By Richard René Silvin and Robert Versteeg of Silvin Books
Richard René Silvin has now lectured for the membership of the Lifelong Learning Society at FAU Jupiter three times. On Thursday, April 21 at 3:15 p.m., René returns for a fourth presentation and invites you on board the SS Normandie, the 1930s flagship of the French Line, which is considered the most majestic ocean liner ever built. As always, René’s lecture aims to give the audience an entertaining experience which many guests say is “just like going to the movies.”
Some background: René’s parents lived on opposite sides of the Atlantic throughout his childhood. This unusual situation created the opportunity for him to travel frequently on the great French and British liners that survived the Second World War, like the Liberté, the Ile de France, the Queen Elizabeth and the Queen Mary. These regular crossings constitute his happiest memories and gave rise to a life-long study of ocean liners, most notably the legendary “floating museum” Normandie.
Although Normandie had met her tragic end in 1942 in New York City, several years before René was born, everyone he met as a child, crossing the Atlantic on her successors, could not stop talking about the magnificent ship. His fellow passengers raved about Normandie’s art work, the magnificently decorated rooms, and the extraordinary service they remembered from the heydays of the Normandie. René envisioned himself one of the “mousses”, the red livery-clad bellboys who served first-class passengers on the ill-fated ship. He created imaginary stories of how it would have been to sail on Normandie; wandering around in the magnificent one-of-a-kind Winter Garden, helping passengers find their way around the museum-like hallways, and serving drinks in the art-deco bar to such stars as Marlene Dietrich, Bob Hope and the Disney brothers.
This past year, René finally translated these fantasies into a book, Normandie, the tragic story of the most majestic ocean liner, and subsequently into a lecture, which uses rarely seen footage of Normandie’s launch in France, and life on board Normandie. She entered service in 1935 as the largest and fastest passenger ship afloat, and she remains the most powerful steam turbo-electric-propelled passenger ship ever built. Unfortunately, the glamorous story leads up to the tragic accident that resulted in a huge fire and Normandie’s tragic “death” in the harbor of New York City in 1942. Only two months after Americans saw images on TV of their Navy fleet lying on its side in far-off Pearl Harbor, the visual of Normandie capsized in the middle of New York brought the reality of America’s involvement in World War Two home. Images of medics rescuing workers as they were evacuating the doomed ship are eerily comparable to those of 9/11.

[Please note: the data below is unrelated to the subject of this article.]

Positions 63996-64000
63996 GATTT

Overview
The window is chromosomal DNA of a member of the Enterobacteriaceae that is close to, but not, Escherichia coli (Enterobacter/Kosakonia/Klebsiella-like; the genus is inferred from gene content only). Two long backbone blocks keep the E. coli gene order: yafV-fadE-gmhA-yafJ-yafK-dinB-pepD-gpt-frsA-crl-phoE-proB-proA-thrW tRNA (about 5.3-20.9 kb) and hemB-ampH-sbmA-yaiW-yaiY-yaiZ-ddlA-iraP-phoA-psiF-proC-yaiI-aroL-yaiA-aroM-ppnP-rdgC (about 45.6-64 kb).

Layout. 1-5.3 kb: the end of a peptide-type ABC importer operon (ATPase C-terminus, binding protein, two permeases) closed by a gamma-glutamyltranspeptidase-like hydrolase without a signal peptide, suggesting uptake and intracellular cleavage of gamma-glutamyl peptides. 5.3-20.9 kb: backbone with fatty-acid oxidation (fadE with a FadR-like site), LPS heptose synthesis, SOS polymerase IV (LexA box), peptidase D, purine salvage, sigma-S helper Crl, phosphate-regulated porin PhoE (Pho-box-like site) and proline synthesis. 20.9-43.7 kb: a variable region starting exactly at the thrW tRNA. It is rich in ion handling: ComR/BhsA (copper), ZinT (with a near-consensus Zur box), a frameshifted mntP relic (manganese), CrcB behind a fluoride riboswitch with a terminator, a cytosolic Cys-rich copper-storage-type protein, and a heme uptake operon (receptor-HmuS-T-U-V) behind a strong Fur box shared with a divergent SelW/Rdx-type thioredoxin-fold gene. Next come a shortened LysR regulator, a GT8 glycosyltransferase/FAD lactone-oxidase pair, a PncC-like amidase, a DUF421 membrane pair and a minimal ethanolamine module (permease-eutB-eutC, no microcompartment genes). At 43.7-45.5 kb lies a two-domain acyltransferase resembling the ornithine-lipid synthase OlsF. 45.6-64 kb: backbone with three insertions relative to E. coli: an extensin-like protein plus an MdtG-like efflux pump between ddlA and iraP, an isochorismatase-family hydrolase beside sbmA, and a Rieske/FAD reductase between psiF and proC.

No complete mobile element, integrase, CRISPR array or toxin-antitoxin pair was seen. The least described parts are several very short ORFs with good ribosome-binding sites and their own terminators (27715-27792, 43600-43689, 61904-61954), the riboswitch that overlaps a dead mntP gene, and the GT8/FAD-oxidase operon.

Much of the art, furniture and items saved from Normandie were sold at a series of auctions after her demise, and many pieces are considered valuable Art Deco treasures today. The rescued items include the ten large dining-room door medallions and fittings, and some of the individual Jean Dupas glass panels that formed the large murals mounted at the four corners of her Grand Salon. One entire corner is preserved at The Metropolitan Museum of Art in New York. The dining room door medallions are now on the exterior doors of Our Lady of Lebanon Maronite Cathedral in Brooklyn, New York. René has been accumulating items and furniture for over thirty years including two large doors made of three different types of wood with brass inlays.
Normandie’s influence can be witnessed in many modern day cruise ships, where homage is paid to her with copies of her artwork and renderings of her image. René ends his book with a quote from Cicero: “The life of the dead is placed in the memory of the living. The love you gave in life keeps people alive beyond their time. Anyone who was given love will always live on in another’s heart.” This certainly goes for Normandie!
Normandie bio. person writing is most certainly born after 1948 as television did not become available nationally until 1949/1950. alas, we did not view on tv tragic demise of the Normandie in 1942. radio, newspaper, were major news sources “in old days”.